The Juneau-Douglas Crimson Bears and Thunder Mountain Falcons faced each other in girls high school basketball last weekend. It was the first time Juneau had faced a crosstown rival since the 1950s - the days of the Douglas High School Huskies.
As expected, the mighty Crimson Bears had little trouble dispatching the fledgling Falcons.
It reminded me of another JDHS prep basketball series that took place the first weekend of January in 1980. That season's Haines girls basketball team could set an example for the Thunder Mountain Falcons to follow.
The Haines Glacier Bears girls basketball team was in its first year when it came to face the Crimson Bears. The games were about as one-sided as they could get. Host Juneau won the first game 94-2, and then the second 71-8.
That first game could have easily been 120-2, had Juneau chosen to press the whole game. In an understatement, then-Juneau-Douglas coach Russ McDowell said in a Juneau Empire story, "They just caught us with everybody back healthy and ready to play after the long holidays."
I took photos of the games for the Juneau-Douglas High School newspaper and yearbook. The few fans on hand for Friday's game were at first amused at the ease of the demolition of Haines, but by the fourth quarter the fans were standing and cheering for Haines to score a basket.
Time and again, the Haines players threw themselves at the Juneau players only to be swatted away by Crimson Bear players, including Signee Geariety and Melanie Asche.
Then, at last, with the score close to 90-0, a player for Haines got free on the baseline and launched a beautiful, arching rainbow shot that swished through the basket, giving Haines its only two points of the night.
The joy of that basket can't be measured. I remember the fans celebrating and high-fiving in the stands. They watched as the Haines bench also jumped for joy. Never before had such a meaningless 2-point shot - made when the game's outcome was already decided - brought so much joy to basketball fans.
And what happened to that Haines girls basketball team? Instead of sulking away, the Glacier Bears learned to play the game. Players learned to box out, set screens, take hard charges, pass effectively and all the other basic fundamentals of the game.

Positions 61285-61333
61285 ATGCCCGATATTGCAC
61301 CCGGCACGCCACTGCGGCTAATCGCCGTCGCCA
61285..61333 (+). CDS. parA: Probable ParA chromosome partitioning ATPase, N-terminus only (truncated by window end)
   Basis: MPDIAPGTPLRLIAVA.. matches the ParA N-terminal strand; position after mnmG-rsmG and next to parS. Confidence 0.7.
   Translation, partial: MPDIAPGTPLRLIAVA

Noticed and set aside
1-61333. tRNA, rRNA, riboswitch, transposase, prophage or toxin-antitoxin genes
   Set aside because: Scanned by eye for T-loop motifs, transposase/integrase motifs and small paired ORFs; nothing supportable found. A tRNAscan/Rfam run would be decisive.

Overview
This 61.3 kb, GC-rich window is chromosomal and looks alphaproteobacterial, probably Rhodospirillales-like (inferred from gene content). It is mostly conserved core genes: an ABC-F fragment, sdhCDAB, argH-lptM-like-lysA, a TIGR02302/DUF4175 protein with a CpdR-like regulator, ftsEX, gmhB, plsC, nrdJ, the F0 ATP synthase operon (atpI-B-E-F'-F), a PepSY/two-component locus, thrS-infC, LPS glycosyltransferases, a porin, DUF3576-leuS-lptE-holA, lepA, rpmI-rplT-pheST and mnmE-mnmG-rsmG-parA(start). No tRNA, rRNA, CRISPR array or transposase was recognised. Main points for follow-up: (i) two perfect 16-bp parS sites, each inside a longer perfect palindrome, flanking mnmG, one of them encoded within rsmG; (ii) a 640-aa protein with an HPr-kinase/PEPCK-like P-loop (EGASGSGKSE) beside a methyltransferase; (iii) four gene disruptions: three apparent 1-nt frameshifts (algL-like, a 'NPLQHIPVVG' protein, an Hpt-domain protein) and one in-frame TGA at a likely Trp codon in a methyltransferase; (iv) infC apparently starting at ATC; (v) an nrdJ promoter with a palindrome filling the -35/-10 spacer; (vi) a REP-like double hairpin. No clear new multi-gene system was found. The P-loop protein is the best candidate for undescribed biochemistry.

Those hapless Glacier Bears from the 1979-80 season set the stage for future classes. In 1985, the Haines Glacier Bears and the Wrangell Wolves went to war in the state 3A finals, now considered one of the greatest Alaska girls basketball championship games ever. After a triple-overtime battle, the Glacier Bears took home the championship with a 51-49 win over the Wolves.
I have to admit, I was not happy at the thought of Juneau having two high schools, mainly because of the dilution of the talent pool for Crimson Bear basketball teams. But now I see the Crimson Bears are still fearsome. One day, with guidance from head coach Tanya Nizich, the newborn Falcons will lose their downy feathers and grow elegant, shiny ones, develop bone-crushing beaks and talons that can rip, tear and claw. Someday these baby Falcons will learn to soar high in the thermals above the Mendenhall Valley, and to pounce mercilessly upon prey that dare to enter the Thunder Mountain gym.
With the Crimson Bears guarding Gastineau Channel to the south and the Falcons guarding the Mendenhall Valley to the north, Juneau basketball fans can be sure of great games to come.
Brian Wallace is a 1980 graduate from Juneau-Douglas High School and has covered local high school athletics as a photographer for more than 30 years.